In July of 2015, the California Supreme Court decided a case regarding the date of separation of a divorcing couple. In California, the date of separation from a marriage determines whether property going forward from that date is separate, and whether property acquired during the marriage is community.
In the Davis case, the Court determined that an “…indispensable threshold requirement” of the date would be when the parties began living at separate residences.
This decision did not improve date-of-separation determinations, but made them more problematic. Many couples live in separate residences due to job or other obligations, but consider themselves married. Thus, their earnings and accumulations should be considered community property, but with the Davis decision it would make them separate property. Many other couples in the process of getting a divorce remain in the same family residence, because they have nowhere else to go, can’t afford to make payments on other residences, etc. Also, if the family residence is a community asset, both have an equal right to reside in it. Thus, according to the Davis decision, these people are still married, and their earnings and accumulations are community property.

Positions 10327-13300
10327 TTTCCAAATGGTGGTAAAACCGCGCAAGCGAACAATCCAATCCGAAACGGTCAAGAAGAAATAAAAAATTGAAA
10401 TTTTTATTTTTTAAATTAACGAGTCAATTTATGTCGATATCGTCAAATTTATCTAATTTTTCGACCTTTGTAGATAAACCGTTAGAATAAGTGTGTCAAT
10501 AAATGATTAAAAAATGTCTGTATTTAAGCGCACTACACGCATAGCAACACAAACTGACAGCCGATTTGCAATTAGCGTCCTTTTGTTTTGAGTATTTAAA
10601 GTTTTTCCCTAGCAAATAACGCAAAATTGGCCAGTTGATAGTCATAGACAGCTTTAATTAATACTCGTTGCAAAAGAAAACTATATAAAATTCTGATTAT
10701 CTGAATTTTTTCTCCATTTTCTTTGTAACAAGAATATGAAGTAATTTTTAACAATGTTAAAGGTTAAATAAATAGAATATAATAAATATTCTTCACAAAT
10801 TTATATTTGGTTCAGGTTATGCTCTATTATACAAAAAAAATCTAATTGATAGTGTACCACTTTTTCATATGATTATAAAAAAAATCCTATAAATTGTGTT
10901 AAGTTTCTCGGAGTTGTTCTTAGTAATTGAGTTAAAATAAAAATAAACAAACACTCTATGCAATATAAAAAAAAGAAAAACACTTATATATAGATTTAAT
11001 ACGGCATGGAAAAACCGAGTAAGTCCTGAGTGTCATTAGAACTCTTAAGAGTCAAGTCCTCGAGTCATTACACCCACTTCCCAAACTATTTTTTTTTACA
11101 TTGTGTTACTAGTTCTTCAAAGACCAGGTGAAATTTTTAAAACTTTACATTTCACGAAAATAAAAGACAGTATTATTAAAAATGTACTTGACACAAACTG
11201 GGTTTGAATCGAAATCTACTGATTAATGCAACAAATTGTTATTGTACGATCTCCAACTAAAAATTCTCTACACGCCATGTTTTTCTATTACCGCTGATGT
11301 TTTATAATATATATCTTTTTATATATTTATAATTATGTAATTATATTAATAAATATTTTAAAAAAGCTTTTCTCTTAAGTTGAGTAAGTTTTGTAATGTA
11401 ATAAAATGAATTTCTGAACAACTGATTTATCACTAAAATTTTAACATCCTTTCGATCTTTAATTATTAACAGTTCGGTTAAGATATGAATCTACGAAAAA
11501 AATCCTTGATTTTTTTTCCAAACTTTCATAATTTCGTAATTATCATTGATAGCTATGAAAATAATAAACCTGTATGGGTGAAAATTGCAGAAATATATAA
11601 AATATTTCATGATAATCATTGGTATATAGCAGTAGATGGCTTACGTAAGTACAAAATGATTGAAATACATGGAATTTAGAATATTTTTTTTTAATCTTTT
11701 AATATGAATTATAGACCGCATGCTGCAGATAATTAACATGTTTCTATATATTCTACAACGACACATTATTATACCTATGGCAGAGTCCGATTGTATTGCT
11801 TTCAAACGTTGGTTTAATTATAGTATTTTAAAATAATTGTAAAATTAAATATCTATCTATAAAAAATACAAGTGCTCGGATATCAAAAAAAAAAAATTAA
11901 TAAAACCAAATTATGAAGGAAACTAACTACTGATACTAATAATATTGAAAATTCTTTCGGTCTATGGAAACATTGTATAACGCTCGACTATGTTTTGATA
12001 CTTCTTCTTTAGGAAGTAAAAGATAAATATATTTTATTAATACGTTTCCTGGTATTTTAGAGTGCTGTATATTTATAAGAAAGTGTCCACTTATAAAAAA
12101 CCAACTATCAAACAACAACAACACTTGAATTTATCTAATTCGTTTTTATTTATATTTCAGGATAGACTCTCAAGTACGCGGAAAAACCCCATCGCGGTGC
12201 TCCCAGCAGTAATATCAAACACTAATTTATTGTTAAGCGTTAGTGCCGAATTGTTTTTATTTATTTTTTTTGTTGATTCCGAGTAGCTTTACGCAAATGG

To alleviate the problem, last year the California State Legislature enacted a new Section 70 to the California Family Code.
In part, Section 70 states:
(a) “Date of separation” means the date that a complete and final break in the marital relationship has occurred, as evidenced by both of the following:
(1)The spouse has expressed to the other spouse his or her intent to end the marriage
- The conduct of the spouse is consistent with his or her intent to end the marriage.
- (b) In determining the date of separation, the court shall take into consideration all relevant evidence.
- (c) It is the intent of the Legislature in enacting this section to abrogate the decisions in In Re Marriage of Davis and In re Marriage of Norviel.
This legislation went into effect on January 1, 2017.